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Houses take on water off Walker South Road in the Walker area during severe flooding in Livingston Parish on Sunday August 14, 2016.

LIVINGSTON — Concerned that new development is causing flooding around existing homes in Livingston Parish, council members are looking to step up their drainage requirements.

The enhanced standards would put the parish more in line with Ascension and East Baton Rouge by requiring developers to build with heavier storms storms in mind.

"You're hearing from your constituents that new development is a big part of this problem. So, let's get up to the standards of our neighbors that we have around us," said Watson-area Councilman Garry "Frog" Talbert, who is leading the effort to change the rules.

The development code changes were unanimously approved by the parish's ordinance four-member committee on Jan. 17. They will be the subject of a public hearing and vote Thursday.

The changes are the most significant the parish has attempted since thousands of residents flooded here in August 2016.

They come as residents have recently taken their concerns to Facebook, posting photos of flooding on their streets and yards during the heavy rainstorms over the holidays.

About a hundred residents also recently came to a parish council meeting to complain about a new apartment complex they fear will worsen flooding in their homes south of Walker.

Under the new rules, the parish would require developers of all new subdivisions and commercial enterprises to draft drainage impact studies that look at the upstream and downstream effects of the project during 24-hour storms that have a chance of happening every 10, 25 and 100 years.

In accordance with those studies, developers would be required to dig ponds that retain rainfall from a 25-year storm and release it slowly, so that the runoff rate does not exceed pre-development levels.

The ponds are the major front-line method through which parishes try to mitigate the effect of more roads, roofs and concrete from home and business construction.

Currently, the parish only requires ponds that retain a 10-year, 24-hour storm.

Ascension Parish adopted a similar standard earlier this month, although parish officials said they were already applying it administratively for the past few years. 

Under Livingston's new rules, the upstream and downstream impacts of the 100-year storm would also be considered, and developers could be required to build deeper ponds or fix existing drainage problems if the impact will be severe, Talbert said.

A number of exemptions that allow the parish engineers to waive drainage impact studies for small projects are also canceled under the new ordinances.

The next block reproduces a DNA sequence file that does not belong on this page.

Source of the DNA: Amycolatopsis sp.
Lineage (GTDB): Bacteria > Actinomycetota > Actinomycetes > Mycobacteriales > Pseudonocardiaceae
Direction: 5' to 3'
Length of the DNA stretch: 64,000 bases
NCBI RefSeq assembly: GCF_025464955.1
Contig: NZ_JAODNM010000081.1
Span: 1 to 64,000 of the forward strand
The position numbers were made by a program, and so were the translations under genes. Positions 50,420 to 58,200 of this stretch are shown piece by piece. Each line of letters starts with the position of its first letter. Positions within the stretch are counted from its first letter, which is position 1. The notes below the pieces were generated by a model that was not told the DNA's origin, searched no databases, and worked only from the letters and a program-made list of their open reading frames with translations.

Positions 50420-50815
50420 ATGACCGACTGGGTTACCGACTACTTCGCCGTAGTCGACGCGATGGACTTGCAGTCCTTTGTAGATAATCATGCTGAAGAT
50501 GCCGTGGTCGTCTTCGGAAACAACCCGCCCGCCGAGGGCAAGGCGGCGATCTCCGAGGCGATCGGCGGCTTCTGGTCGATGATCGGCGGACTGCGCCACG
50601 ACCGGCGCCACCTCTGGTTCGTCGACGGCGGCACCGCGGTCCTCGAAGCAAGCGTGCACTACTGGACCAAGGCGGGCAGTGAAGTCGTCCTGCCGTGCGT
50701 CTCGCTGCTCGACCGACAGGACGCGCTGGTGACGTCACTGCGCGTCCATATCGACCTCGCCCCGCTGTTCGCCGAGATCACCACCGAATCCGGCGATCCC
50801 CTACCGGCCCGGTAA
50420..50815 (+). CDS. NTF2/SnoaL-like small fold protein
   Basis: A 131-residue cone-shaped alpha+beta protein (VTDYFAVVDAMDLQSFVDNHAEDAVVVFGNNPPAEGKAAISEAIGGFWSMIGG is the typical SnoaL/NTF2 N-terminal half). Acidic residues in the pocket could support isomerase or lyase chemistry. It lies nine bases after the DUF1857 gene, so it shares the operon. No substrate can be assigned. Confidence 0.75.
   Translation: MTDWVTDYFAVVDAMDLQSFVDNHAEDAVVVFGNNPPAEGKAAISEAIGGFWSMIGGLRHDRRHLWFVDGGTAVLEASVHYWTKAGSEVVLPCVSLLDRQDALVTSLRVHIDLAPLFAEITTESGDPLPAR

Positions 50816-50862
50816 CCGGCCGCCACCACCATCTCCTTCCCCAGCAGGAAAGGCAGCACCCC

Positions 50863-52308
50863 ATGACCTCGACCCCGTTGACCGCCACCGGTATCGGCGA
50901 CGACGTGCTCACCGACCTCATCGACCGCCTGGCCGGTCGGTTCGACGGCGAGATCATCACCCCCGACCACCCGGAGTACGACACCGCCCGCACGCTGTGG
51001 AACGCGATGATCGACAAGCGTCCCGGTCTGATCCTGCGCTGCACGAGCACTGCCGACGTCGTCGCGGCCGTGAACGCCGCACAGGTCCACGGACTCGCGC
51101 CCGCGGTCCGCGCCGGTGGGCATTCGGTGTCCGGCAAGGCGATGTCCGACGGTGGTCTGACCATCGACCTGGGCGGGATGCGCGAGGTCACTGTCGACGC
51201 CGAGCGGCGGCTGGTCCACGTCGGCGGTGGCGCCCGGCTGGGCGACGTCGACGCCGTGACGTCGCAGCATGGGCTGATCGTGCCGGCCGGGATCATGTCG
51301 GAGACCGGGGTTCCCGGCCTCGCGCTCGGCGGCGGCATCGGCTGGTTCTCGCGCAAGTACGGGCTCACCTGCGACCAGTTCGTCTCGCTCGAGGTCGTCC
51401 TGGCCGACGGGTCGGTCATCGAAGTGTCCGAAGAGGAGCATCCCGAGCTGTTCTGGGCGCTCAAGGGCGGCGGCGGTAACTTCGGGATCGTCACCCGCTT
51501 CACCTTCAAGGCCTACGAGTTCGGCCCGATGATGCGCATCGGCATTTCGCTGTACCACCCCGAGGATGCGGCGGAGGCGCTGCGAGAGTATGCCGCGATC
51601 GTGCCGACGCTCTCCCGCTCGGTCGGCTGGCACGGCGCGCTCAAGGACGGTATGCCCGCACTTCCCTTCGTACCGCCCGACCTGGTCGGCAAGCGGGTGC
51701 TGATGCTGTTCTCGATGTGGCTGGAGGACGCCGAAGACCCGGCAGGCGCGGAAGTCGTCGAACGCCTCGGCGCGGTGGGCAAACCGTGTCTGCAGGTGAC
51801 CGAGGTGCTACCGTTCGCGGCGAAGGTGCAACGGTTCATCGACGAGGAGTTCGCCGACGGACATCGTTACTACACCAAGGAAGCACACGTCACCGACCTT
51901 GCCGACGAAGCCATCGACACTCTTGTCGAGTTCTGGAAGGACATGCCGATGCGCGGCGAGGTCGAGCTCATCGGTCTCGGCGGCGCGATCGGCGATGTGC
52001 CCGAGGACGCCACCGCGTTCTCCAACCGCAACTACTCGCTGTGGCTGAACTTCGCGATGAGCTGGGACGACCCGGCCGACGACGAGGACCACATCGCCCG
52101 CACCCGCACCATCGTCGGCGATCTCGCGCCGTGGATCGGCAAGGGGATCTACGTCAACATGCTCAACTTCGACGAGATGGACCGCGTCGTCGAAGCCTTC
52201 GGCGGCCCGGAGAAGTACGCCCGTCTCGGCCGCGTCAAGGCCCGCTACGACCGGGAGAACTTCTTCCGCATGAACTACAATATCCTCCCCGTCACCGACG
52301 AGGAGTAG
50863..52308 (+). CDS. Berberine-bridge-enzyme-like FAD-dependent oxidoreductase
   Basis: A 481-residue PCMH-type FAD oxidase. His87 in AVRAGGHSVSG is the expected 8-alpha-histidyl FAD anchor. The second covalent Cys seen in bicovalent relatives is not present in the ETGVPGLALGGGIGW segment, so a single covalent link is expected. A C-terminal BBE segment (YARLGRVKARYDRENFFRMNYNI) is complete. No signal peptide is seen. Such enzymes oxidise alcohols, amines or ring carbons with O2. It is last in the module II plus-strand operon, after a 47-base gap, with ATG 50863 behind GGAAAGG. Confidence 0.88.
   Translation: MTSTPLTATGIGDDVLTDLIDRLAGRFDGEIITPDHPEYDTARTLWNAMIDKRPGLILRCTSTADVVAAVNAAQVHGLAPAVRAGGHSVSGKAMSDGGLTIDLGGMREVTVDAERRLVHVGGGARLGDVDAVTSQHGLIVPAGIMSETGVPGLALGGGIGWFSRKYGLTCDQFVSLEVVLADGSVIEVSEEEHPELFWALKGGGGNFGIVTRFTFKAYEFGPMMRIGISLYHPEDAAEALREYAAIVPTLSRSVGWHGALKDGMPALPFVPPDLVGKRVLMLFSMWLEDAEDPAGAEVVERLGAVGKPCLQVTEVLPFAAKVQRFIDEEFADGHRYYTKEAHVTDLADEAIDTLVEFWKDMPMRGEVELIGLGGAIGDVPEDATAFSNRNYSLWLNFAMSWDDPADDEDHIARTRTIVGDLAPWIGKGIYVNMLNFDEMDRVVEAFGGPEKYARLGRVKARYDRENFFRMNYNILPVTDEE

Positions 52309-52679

"We're trying to eliminate the impact of development on our storm water system by making everything get studied," Talbert said. "Obviously, the ten-year study is not sufficient. And obviously, we need to eliminate as many exemptions as possible."

The meeting Thursday night was attended by several engineers and a member of the parish's planning committee, but no developers or residents.

Toby Fruge, the engineer for Watson-area Gravity Drainage District No. 2, said the new regulations would help Livingston "catch up to the times."

He said developers are going by the 10-year standard now. The new rules would require ponds that take up a larger portion of the property.

"Good for protecting residents, but not good for developers," Fruge said.

Under the new rules, people would also be prohibited from closing in existing open ditches, such as by adding a culvert and driveway, because doing so leads to clogs and reduced flow.

That regulation drew some concern from Albany-area Councilman Shane Mack, who lamented that it limits what people do with the right-of-way outside their homes.

"I'm thinking about the poor people that have already been there 25 years, and they want to close their ditch in," he said.

But Talbert said it was time to stop allowing things like that.

"If we're going to get serious about making this thing work and our drainage situation, let's not design it one way and alter it to where it restricts the flow and creates a problem," he said. 

Editor's note: This story has been updated to correct the status and hearing date of the ordinance before the parish council.

Follow Caroline Grueskin on Twitter, @cgrueskin.